Although I had obviously head of Utopia in the way that it’s drifted into the English language, I wasn’t hugely familiar with More’s original fictional island state. Reading it, Some of the proto-communistic ideas are interesting, but although More’s narrator states very clearly several times that there are few laws, there’s a lot of rigid social structures and the penalties for what laws there are are very harsh (slavery or death, for the most part).

I appreciate that More’s work is a critique of his own society, but I’ve been reading it as part of a discussion regarding philosophical works as blueprints for a way to run a society (cf Plato’s Republic).

All in all, Utopia sounds like an interesting place to visit, but I’m not sure I’d like to live there :).

Book details

ISBN: 9780141043692
Publisher: Penguin
Year of publication: 1516

The Prince

By

Rating: 4 stars

I read this slim volume for the philosophy evening class that I’m attending and found it quite interesting. Machiavelli’s book is structured as advice to a would-be prince at the start of his reign, focussing on a new prince, rather than one who inherited his kingdom.

While Machiavelli has become a byword for unscrupulousness, cunning and deception, although some of the advice in this book is unsavoury, for the time and place it was written, I can’t help thinking that it’s mostly sound. There’s a sort of subtle draw to it when I find myself nodding at the advice before catching myself :).

It’s short and pretty easy to read. Interesting for its historical perspective and, in some ways, it’s still relevant to government today.

Book details

ISBN: 9780937832387
Publisher: Dante University of America Press
Year of publication: 1532

Nausea

By Jean-Paul Sartre

Rating: 2 stars

This is a novel about alienation. The protagonist, Antoine Roquentin, is trying to write a book about an 18th century nobleman, but keep getting distracted by The Pointlessness Of It All. Although the book itself was easy enough to read, I don’t feel that I got much out of it. Despite the long soliloquies, I don’t feel that I really got under Roquentin’s skin or at the source of his ‘Nausea’ as it put it, or really sympathised with him at all. I just wanted to shake him and tell him to snap out of it.

I found the bits of the book where Roquentin is being active or talking to people or doing something much easier to read than the bits where he’s agonising over nothing at all. It possibly deserves a reread though — now that I know what to expect, I may get something more out of it.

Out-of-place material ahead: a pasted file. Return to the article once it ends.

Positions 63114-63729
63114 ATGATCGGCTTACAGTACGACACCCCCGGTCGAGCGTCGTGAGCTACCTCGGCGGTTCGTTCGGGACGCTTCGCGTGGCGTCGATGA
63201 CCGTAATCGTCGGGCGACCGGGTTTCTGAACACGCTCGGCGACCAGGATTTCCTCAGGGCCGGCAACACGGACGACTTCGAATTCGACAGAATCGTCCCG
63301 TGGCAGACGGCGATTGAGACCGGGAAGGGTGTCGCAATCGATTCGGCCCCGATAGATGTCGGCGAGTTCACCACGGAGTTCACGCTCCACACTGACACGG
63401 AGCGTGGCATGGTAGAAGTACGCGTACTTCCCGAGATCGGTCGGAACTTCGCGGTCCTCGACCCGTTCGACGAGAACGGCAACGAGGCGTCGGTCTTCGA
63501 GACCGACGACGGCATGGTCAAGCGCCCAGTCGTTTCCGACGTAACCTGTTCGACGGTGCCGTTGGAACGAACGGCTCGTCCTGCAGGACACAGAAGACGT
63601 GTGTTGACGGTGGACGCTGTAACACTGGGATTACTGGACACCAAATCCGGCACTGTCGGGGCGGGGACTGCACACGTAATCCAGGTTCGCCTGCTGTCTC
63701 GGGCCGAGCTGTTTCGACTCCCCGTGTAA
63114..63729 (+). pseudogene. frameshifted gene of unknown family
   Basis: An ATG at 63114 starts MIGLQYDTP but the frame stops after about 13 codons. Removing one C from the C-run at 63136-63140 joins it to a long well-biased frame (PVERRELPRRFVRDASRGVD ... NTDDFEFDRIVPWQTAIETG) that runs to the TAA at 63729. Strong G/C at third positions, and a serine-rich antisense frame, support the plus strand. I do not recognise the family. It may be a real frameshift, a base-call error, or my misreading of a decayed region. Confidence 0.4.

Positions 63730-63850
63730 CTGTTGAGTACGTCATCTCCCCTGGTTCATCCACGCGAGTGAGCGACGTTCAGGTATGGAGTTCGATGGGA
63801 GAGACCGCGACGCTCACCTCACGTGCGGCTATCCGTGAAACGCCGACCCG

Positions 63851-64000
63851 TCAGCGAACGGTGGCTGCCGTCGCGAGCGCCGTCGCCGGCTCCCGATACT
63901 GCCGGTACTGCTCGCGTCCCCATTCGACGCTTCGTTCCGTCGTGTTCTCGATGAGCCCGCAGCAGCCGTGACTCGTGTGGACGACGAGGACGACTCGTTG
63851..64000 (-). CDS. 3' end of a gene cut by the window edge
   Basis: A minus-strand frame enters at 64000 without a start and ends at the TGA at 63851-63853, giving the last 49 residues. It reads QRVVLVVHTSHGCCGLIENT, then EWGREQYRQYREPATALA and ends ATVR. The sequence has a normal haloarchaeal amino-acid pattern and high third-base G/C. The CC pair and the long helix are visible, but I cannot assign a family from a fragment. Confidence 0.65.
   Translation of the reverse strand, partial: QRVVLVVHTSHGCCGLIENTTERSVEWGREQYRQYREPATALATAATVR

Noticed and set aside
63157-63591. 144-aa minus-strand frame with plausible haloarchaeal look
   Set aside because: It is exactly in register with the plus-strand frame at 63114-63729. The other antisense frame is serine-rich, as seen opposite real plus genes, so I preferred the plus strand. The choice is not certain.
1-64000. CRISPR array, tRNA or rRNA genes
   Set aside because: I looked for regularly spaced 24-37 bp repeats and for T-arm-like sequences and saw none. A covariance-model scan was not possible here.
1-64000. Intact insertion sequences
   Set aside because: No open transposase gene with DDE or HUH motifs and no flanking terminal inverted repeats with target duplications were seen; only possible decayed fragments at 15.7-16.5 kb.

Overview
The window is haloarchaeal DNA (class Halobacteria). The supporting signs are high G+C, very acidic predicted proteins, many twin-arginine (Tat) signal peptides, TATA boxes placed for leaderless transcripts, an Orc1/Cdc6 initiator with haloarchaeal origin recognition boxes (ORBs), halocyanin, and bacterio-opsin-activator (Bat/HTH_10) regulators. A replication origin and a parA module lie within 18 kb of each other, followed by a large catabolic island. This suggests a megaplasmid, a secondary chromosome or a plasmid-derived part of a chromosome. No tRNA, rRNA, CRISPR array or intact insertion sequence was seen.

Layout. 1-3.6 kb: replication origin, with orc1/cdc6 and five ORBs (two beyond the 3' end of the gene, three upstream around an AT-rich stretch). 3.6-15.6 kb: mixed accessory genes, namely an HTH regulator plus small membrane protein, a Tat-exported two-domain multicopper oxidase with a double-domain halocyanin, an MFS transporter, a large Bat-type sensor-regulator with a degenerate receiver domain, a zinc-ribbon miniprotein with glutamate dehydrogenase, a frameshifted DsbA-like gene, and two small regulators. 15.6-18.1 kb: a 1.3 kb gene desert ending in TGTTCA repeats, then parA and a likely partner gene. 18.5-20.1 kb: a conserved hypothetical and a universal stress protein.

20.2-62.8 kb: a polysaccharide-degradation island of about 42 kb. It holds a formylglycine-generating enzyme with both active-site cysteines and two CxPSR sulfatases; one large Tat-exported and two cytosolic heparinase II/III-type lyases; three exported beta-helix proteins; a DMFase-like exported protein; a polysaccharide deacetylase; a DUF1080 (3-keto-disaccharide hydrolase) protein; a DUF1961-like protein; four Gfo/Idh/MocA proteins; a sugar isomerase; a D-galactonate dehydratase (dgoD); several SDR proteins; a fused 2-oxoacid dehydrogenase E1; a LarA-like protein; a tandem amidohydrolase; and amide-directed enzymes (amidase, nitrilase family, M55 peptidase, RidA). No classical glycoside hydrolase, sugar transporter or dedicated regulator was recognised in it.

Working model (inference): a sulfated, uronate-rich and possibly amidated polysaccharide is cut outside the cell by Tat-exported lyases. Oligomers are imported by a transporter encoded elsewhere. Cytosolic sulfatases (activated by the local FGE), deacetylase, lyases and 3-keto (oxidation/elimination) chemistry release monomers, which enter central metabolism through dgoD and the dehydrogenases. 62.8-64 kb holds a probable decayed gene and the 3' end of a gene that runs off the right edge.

Book details

ISBN: 9780140022766
Publisher: Penguin Books
Year of publication: 1938

God Is Not Great: The Case Against Religion

By Christopher Hitchens

Rating: 2 stars

Whatever you think of Richard Dawkins, having read several of both his science and advocacy books, the man is a good communicator. Having read God is not Great, I regret that I can’t say the same thing about Hichens. This book comes across much more like a rant than Dawkins’ similar work and although there are good arguments buried amongst the hyperbole, I’m not sure it’s worth searching them out. And although I haven’t confirmed this for myself, I’ve been told that some of his fact checking is poor and that there are several errors in the book.

Book details

ISBN: 9781843545866
Publisher: Atlantic
Year of publication: 2007

The God Delusion

By Richard Dawkins

Rating: 4 stars

I really enjoyed this book. Dawkins writes in a clear, concise and very readable manner in this book that discusses religion, morality and the arguments for and against the existence of a god. I enjoyed it because he put into words ideas that I’ve found difficult to vocalise and explained concepts and thought experiments that helped me clarify my own mind. For this, I can certainly forgive him his occasional tendency to slip into smug self-satisfaction.

The major issue with this book is that it is, to use a deliciously inappropriate metaphor, preaching to the choir. The kind of people that will read the book are those that already agree with a good proportion of what Dawkins has to say and are open to the rest. Still, that didn’t stop me from enjoyed it immensely.

Book details

ISBN: 9780593055489
Publisher: Bantam Press
Year of publication: 2006